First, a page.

Orbit smiled. “So the printing press was essential to the Reformation?” “Of course! The whole of Germany knew about it in a couple of weeks because of the press!” I assured. “It would have taken scribes hundreds of years to make as many copies of the 95 Theses that were made by printing presses. However, if scribes were used, and only a few books were printed a year, perhaps they would have been dismissed as a madman’s ramblings. However, you couldn’t deny that all those books being printed must have been widespread.” I paused. “Why, I remember when I was young, almost everyone I passed on the road had a copy of the 95 Theses!”
Orbit rose from the pew he had been sitting in, and gestured for me to follow him. We sauntered slowly back towards the wheat field, and Orbit walked up to a depression in the wheat. He waved his hand and touched something, then the silver sphere appeared out of nowhere. The staircase descended from a doorway encased with a thick smoke, and Orbit and I walked inside. The interior of the sphere had strange glass windows with moving text inside, and blindingly bright tubular lamps that glowed white. He walked up to what looked like a bookcase, but in the place of books were levers and switches. He flicked one, and suddenly a printing press materialized in front of my eyes. I leapt backwards instinctively and hit a wall. Orbit smiled. “Let’s say these were never made, that Gutenberg was never born.” he bayed. Immediately one of the glass windows descended from the ceiling. On it was a map of Europe. He pressed a button, and the map changed to show Protestant people and Catholic people.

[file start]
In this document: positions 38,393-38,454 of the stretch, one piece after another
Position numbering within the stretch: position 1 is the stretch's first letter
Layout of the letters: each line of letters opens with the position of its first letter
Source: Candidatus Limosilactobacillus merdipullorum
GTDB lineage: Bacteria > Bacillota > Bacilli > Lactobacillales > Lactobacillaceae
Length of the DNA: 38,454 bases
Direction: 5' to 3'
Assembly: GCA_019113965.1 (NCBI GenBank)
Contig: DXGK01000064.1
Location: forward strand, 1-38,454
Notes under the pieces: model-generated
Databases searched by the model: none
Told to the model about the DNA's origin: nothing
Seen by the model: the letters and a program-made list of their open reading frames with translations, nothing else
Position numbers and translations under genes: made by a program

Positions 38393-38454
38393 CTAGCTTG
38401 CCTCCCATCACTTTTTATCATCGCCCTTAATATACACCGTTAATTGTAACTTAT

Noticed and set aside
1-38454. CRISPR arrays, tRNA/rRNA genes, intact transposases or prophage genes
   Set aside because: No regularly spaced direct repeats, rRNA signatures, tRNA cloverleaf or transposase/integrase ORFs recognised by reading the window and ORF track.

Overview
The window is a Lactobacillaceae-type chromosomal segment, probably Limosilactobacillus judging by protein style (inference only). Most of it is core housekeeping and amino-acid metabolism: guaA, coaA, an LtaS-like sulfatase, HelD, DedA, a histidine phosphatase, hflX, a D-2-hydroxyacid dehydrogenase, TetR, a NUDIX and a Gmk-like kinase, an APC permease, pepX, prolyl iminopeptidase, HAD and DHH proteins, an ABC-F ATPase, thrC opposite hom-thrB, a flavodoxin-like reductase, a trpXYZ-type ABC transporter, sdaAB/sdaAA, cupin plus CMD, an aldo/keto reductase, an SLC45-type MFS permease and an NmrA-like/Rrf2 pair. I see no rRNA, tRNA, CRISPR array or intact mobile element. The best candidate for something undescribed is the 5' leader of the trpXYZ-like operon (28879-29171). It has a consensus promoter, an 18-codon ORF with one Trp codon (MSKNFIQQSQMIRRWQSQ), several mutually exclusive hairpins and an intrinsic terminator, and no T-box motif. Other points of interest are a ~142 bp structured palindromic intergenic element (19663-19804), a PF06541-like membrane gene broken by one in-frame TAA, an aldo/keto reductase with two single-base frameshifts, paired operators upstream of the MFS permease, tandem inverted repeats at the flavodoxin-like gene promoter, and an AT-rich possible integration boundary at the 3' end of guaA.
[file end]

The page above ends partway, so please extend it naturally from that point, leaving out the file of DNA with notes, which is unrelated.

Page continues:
“Let’s see here… ah!” Orbit crowed. I vaguely heard some sort of clicking sound, and suddenly the Protestant population on the map began shrinking, until there were only enclaves of them in various spots. I glared at the map, surprised. Orbit ventured a look at the map. “Just as I thought,” Orbit said, his hand resting on the printing press. “These devices must have been incredibly powerful in their prime.” I turned to Orbit, noticing a peculiar, if not outright strange, gleam in his eye. “Follow me.” I then followed him down a snaking corridor filled with more tubular lamps.